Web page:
In India, forks are optional. In the north, you generally use bread to grasp your food. In the south, you use your fingers to scoop your rice. Our friends assured us that silverware actually detracts from Indian food because it hides the tactile aspect of it. And it didn’t take us long to agree with them.
But it took us longer to develop the dexterity native to a culture of forkless food. Our friends and coworkers would casually perform acrobatic right-handed eating feats we’d struggle to duplicate, like using one finger to hold roti in place while tearing off chunks with their forefinger and thumb. Anyone who has done this all their life will have no idea how much practice it took us to accomplish.
And bread was the easy part. Meat was far more challenging. While our dining partners were effortlessly picking chicken bones clean, I’d either be smearing gravy up to my elbow or sending chunks flying across the table directly at the whitest kurta in the room.
In the guise of taking touristy pictures, we picked up techniques from other diners at Karim’s.
We learned to appreciate eating with our hands far sooner than we actually got the hang of it. But while the lack of silverware eventually ceased to confound us, the general shortage of napkins usually left me looking like a Jackson Pollock painted in the medium of korma.
Jenny would encourage me to point out the pronoun in that last sentence: I’m the slob in this relationship.
Even when I use a fork, I tend to require a half-dozen napkins in every meal. There’s clearly some general fault in my hand-eye-mouth coordination for which I compensate by using my lips like pinball flippers. So when you remove my fork as a tool for accuracy, every bite leaves my face looking like Heath Ledger’s Joker.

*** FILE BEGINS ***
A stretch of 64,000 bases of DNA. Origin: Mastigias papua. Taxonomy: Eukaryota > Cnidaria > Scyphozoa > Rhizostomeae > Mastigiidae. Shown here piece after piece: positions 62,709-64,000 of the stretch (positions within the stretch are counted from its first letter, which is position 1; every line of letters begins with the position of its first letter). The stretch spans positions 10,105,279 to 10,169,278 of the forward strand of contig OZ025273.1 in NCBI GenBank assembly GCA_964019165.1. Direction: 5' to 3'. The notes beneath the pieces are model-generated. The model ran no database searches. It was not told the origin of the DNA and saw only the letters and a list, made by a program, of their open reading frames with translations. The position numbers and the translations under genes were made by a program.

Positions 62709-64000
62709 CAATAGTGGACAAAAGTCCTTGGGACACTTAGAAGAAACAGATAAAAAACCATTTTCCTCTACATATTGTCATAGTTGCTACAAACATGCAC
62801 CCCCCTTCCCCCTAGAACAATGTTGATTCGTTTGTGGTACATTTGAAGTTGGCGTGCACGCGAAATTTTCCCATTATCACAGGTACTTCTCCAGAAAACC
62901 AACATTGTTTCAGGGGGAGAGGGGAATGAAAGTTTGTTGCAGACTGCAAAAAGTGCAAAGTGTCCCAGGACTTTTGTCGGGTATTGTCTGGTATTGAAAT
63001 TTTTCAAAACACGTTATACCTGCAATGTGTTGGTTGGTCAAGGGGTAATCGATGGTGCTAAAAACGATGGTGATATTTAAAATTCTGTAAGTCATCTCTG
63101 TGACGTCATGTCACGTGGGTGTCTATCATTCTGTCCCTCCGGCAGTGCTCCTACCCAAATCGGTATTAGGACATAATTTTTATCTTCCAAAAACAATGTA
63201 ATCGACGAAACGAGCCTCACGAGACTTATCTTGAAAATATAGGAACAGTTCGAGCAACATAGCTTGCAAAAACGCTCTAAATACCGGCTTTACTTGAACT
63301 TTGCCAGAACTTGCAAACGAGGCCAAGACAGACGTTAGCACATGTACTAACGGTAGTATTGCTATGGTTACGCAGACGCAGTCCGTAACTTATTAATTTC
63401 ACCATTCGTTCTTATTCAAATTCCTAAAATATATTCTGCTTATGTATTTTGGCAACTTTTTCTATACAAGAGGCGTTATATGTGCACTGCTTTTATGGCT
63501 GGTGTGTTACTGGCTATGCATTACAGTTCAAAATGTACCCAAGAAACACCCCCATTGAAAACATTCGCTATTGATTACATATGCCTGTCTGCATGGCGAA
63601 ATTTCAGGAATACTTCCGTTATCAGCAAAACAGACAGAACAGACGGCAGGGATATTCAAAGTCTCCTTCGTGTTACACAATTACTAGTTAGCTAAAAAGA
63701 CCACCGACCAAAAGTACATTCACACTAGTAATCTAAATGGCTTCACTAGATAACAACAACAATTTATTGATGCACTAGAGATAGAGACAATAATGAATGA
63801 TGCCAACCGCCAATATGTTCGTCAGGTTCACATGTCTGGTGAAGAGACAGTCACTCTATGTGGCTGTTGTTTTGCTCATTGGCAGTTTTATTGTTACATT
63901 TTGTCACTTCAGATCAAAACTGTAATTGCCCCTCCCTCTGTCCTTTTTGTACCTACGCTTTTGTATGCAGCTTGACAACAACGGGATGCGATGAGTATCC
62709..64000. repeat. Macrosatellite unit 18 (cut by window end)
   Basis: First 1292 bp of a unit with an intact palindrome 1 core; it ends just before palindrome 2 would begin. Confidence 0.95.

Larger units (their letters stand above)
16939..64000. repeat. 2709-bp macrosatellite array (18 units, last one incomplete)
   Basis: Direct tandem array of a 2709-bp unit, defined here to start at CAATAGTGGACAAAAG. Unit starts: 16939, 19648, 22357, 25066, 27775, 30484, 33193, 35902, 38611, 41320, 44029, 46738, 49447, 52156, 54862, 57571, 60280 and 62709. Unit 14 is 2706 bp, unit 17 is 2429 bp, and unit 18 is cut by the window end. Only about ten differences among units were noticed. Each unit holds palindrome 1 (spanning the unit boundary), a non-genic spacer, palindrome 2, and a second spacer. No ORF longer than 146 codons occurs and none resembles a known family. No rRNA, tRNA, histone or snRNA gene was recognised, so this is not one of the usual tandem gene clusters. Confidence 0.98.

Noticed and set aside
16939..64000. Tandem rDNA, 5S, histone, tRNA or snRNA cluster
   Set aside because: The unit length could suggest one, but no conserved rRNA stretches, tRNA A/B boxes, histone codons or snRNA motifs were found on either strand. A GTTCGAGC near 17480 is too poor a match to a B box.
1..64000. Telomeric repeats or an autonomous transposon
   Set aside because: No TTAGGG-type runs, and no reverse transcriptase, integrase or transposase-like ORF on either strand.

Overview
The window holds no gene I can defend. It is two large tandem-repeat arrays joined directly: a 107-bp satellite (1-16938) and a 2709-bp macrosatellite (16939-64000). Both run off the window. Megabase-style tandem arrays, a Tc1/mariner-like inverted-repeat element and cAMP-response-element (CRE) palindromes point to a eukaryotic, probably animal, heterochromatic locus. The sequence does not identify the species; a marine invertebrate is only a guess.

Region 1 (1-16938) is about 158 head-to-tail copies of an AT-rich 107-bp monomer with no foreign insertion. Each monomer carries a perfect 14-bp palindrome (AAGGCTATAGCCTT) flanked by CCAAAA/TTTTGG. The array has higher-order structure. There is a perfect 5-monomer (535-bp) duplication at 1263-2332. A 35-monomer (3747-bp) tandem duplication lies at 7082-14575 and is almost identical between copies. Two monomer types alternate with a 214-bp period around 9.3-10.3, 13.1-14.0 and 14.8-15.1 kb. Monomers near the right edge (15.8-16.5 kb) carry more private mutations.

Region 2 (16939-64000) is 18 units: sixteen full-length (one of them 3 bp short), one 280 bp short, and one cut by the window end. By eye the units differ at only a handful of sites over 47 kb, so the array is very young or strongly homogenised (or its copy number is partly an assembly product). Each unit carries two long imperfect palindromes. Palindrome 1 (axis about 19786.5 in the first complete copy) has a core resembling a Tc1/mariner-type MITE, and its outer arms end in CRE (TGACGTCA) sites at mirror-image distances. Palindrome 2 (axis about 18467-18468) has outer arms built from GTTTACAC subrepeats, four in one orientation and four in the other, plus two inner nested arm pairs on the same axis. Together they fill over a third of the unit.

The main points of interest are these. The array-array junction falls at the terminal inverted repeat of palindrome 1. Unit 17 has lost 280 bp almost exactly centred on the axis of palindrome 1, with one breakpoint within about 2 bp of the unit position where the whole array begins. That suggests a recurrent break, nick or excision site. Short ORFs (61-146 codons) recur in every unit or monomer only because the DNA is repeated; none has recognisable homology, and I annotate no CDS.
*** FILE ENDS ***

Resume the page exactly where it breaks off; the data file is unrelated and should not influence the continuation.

In fact, until I reached Delhi, I had no idea that I have an unconscious habit of wiping my mouth and my hands after almost every bite. But my attention was soon drawn to the challenges of this habit for two reasons: first, because there were always far fewer napkins at the table than I was comfortable with; and second, because the napkins were almost always smaller and less absorbent than I required to efficiently cleanse myself of my culinary lipstick.
This picture comes from our adventure with Karim’s famous goat. Note the bounty of food. Note the dearth—and the apparent absorbency—of napkins.
I don’t know if this neurosis is bred into most Americans or is unique to me. Throughout the meal, I’d eye the napkin supply, imploring myself to conserve my resources; but a napkin junkie can’t resist his stash for long. Soon I’d be carefully folding and refolding my napkin in search of surface area not yet stained by my shame. And by the end of the meal, it still usually looked like I’d used my forearm to stir a cauldron of dal.
Why so few napkins? Supply and demand. Indian diners are given fewer napkins because they require fewer napkins. First of all, they’ve learned to get the food in their mouth, not on it. More importantly, they scrub their hands like surgeons before and after every meal. And during the meal, they just hold their hands in front of them to protect their clothes. Nobody worries about messy fingers during mealtime—when you’re done, you just go wash.
Their wash always gave me my opportunity. The moment my companions stood for the sink, I’d pounce on their pristine napkins and satisfyingly squeegee a meal’s worth of morsels off my fingers. But the evidence of my barbarism would remain: a mountain of dirty napkins stacked in my plate. Eventually I adopted the habit of hiding a handkerchief in my lap for surreptitious finger cleaning, and then folding it into my jeans when I was done so no one could see how sauce-laden it was.
From then on, for the duration of my stay in India, my pockets smelled delicious.